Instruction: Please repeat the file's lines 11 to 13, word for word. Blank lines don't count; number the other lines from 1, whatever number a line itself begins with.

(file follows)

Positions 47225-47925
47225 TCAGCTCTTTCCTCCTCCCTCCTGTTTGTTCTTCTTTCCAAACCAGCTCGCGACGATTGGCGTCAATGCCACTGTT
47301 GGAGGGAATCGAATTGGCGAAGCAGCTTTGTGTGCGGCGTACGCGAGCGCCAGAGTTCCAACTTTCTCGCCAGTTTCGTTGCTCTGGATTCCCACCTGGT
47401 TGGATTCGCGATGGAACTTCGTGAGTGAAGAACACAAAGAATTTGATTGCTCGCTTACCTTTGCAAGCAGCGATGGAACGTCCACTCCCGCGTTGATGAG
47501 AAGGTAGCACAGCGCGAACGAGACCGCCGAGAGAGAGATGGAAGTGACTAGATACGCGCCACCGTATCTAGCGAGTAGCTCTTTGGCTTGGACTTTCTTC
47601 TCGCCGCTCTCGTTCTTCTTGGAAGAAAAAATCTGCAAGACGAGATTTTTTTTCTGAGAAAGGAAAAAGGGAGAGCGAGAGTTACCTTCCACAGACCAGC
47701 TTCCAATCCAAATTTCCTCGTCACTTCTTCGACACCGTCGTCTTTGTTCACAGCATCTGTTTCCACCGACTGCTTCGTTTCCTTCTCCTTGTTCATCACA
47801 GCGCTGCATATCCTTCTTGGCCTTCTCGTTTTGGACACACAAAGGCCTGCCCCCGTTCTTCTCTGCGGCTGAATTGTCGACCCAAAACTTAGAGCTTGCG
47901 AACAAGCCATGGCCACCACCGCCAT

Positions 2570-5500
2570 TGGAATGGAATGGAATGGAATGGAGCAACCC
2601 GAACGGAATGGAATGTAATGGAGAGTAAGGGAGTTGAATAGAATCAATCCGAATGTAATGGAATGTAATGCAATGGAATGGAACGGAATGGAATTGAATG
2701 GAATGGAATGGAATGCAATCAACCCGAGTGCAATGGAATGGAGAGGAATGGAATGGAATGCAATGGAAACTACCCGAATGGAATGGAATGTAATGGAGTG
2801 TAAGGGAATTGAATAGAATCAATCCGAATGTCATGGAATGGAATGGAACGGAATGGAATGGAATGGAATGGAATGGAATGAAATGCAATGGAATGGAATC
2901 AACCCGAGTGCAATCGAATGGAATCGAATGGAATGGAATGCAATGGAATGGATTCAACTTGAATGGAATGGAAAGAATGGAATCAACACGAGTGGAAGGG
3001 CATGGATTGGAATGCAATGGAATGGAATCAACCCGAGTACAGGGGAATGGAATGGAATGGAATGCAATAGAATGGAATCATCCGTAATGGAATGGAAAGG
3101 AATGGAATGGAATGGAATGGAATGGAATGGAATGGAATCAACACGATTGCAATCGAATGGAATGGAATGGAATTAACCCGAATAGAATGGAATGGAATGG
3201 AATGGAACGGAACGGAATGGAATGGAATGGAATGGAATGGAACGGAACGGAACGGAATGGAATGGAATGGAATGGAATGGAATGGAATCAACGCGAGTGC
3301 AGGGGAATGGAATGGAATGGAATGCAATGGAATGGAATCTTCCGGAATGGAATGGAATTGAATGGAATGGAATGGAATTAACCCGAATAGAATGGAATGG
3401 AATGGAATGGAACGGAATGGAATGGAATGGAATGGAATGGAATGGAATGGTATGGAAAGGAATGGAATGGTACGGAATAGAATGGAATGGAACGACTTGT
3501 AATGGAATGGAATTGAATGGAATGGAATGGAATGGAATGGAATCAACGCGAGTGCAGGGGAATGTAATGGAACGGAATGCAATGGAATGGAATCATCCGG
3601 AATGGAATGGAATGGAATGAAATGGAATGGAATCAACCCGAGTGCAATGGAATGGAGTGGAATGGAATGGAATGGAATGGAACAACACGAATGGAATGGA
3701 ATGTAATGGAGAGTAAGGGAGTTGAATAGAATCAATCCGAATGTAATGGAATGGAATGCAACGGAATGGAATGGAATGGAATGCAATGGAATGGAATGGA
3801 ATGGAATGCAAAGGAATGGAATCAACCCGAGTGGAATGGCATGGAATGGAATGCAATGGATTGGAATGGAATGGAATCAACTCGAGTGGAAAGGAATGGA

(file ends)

2570 TGGAATGGAATGGAATGGAATGGAGCAACCC
2601 GAACGGAATGGAATGTAATGGAGAGTAAGGGAGTTGAATAGAATCAATCCGAATGTAATGGAATGTAATGCAATGGAATGGAACGGAATGGAATTGAATG
2701 GAATGGAATGGAATGCAATCAACCCGAGTGCAATGGAATGGAGAGGAATGGAATGGAATGCAATGGAAACTACCCGAATGGAATGGAATGTAATGGAGTG